As I mentioned, this was an ABC ride but everyone else was on their two-wheeled-skinny-tire-go-fast bikes so we didn’t see them once the climbing started. They made sure we got to the top (about two hours after they did) but then they all headed down and back home.

So this “group” ride was more of a solo outing for Mandy and I with a few people in the vicinity that we knew.

Once at the top (about five hours after we left our vehicle), we stood in line for the lunch buffet at the Lodge and my legs were so week I had to keep sitting in nearby chairs!

After about 30 minutes in line, we were finally seated and lunch could actually begin. We took our time, enjoying the cold water and comfortable seats. After eating we found a sunny spot and a couch to sit on and rested while our bodies processed the food.

While waiting we watched a wedding take place outside, hang-gliders floating above the Lodge and we flipped through a photography book about Oklahoma.

As we were leaving, we had a nice lady take our photo and we answered her questions about our ride up. She was familiar with recumbent trikes because, get this, many people in her retirement community have them!

The ride down was a blast, we wore our rain jackets to cut the wind and kept the speed under 41 mph! The bike was super smooth and stable at that speed and we arrived at the bottom only 40 minutes after leaving the Lodge!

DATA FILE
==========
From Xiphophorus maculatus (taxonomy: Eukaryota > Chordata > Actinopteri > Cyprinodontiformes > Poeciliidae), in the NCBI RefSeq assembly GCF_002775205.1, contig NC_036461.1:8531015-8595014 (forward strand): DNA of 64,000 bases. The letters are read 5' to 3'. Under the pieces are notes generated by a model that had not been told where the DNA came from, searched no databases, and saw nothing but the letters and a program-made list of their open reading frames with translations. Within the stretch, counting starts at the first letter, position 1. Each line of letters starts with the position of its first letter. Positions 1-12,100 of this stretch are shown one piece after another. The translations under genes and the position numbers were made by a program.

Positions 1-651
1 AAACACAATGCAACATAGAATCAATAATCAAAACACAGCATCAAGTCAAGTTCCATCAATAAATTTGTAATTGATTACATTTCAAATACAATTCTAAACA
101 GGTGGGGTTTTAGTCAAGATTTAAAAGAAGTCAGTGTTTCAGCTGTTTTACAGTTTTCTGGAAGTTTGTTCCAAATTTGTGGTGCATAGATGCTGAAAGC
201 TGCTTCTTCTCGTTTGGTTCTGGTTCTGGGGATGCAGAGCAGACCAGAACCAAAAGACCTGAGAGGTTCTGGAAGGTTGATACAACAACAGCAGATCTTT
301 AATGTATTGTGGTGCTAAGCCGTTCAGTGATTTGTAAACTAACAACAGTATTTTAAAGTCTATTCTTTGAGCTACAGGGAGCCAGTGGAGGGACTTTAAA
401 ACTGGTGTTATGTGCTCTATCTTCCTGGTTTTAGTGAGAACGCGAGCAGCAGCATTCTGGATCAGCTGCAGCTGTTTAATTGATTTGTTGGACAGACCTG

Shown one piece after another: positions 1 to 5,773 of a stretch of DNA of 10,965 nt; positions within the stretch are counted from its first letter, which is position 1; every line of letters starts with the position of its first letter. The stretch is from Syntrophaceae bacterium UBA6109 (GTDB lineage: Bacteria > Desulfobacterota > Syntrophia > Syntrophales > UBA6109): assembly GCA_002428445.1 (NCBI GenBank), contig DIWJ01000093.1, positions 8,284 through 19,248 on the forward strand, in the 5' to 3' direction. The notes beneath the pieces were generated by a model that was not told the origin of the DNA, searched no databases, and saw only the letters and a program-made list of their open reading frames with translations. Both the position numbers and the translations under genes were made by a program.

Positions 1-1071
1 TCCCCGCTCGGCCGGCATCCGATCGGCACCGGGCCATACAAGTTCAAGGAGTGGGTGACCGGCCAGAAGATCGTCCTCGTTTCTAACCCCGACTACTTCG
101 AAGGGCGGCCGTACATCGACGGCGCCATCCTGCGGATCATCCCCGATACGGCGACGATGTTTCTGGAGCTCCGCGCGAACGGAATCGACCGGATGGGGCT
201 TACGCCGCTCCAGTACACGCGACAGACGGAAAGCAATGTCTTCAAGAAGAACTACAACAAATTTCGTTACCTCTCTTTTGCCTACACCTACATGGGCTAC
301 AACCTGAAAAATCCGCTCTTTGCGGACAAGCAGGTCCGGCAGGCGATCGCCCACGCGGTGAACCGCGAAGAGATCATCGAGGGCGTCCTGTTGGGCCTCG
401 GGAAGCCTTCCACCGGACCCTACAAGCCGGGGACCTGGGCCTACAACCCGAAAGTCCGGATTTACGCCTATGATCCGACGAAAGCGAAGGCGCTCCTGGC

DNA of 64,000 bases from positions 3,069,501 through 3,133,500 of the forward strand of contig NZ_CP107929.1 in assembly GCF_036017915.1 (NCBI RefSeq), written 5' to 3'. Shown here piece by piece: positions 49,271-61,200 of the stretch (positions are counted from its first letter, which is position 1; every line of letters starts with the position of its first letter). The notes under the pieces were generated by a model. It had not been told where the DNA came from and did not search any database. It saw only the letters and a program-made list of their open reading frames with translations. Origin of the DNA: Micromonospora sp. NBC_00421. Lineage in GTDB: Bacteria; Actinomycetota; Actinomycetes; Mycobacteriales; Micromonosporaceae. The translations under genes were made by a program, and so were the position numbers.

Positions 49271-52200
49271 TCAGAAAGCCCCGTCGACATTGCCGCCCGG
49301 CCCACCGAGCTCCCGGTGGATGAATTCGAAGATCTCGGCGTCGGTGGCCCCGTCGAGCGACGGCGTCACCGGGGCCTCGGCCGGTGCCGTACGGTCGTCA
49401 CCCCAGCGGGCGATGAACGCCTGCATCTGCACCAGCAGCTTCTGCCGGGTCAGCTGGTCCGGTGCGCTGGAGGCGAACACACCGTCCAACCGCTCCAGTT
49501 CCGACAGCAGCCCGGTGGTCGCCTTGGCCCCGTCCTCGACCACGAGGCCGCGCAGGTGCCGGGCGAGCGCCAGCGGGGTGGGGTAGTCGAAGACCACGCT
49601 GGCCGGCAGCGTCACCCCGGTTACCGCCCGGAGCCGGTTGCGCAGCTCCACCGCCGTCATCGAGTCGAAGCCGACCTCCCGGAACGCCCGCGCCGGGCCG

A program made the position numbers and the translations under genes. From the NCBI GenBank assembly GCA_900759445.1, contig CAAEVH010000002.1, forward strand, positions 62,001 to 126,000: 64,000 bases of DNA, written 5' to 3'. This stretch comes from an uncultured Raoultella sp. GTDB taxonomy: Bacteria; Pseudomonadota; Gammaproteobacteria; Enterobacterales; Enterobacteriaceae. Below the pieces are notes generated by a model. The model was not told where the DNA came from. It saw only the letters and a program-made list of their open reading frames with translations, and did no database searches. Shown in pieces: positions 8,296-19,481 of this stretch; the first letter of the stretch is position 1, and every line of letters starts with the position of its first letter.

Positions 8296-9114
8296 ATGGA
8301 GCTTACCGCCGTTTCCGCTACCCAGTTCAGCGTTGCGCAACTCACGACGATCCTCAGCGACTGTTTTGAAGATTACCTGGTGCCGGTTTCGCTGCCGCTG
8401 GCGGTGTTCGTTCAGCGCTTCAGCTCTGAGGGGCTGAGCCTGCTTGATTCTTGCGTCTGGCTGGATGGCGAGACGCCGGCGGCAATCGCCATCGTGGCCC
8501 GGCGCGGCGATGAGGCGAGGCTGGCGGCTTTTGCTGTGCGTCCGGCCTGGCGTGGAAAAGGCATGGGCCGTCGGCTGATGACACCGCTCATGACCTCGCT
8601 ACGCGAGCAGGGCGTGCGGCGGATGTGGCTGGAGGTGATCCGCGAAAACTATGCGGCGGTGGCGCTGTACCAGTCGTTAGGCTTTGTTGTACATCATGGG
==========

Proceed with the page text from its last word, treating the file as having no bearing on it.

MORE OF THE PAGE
What had taken nearly four hours to climb up, took only 40 minutes to ride down. I’ve ridden my bike down the other side of Mt Magazine but this ride was so much sweeter since we actually earned it (instead of driving to the top).

The GPS data for this ride can be downloaded from here.

50+ Miles…

Aly and I rode our tandem recumbent trike on what is my longest ride ever today… 51.4 miles. Even though the tandem is rather comfortable, after that long in the chair stuff still hurts if you aren’t used to it.

We’re glad to be home… that post-ride shower and Quizno’s were just what the doctor ordered. Time to take some Vitamin-I now and go to bed.

Benton-Haskell-Poyen-Tull Loop

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A quick ride before dinner

Today, Mandy and I took the GTT out for a ten mile ride around town. This ride pushed me over 100 miles for March 🙂 We’ve been trying to ride every day and we’re hit and miss. We’ll get the whole weather + cooking + chores + homework + riding thing down though.

Our new clipless shoes work really well… I didn’t realize how much effort it took to keep your feet on the pedals without them.

Ho dam! I gots to get me one of dem!

Well… we did it

A few days ago we noticed a Greenspeed GTT for sale on ‘BentRider Online and we decided to go test ride it because, ya know, we’d never get a chance to do so again and it looks like a really fun bike.

So we went and tried it out. And that was our biggest mistake since we REALLY liked the bike. We asked more questions, did additional research online and decided we wanted it. We haggled a bit and got the seller to show us how to adjust a few parts and pieces and then paid for the bike and loaded it into our truck and headed home.

And we’ve been grinning ever since.

Below you’ll find a few of the photos of the bike that the seller had posted online. The last photo shows the handlebar, brakes and shifters and how they relate to the seat.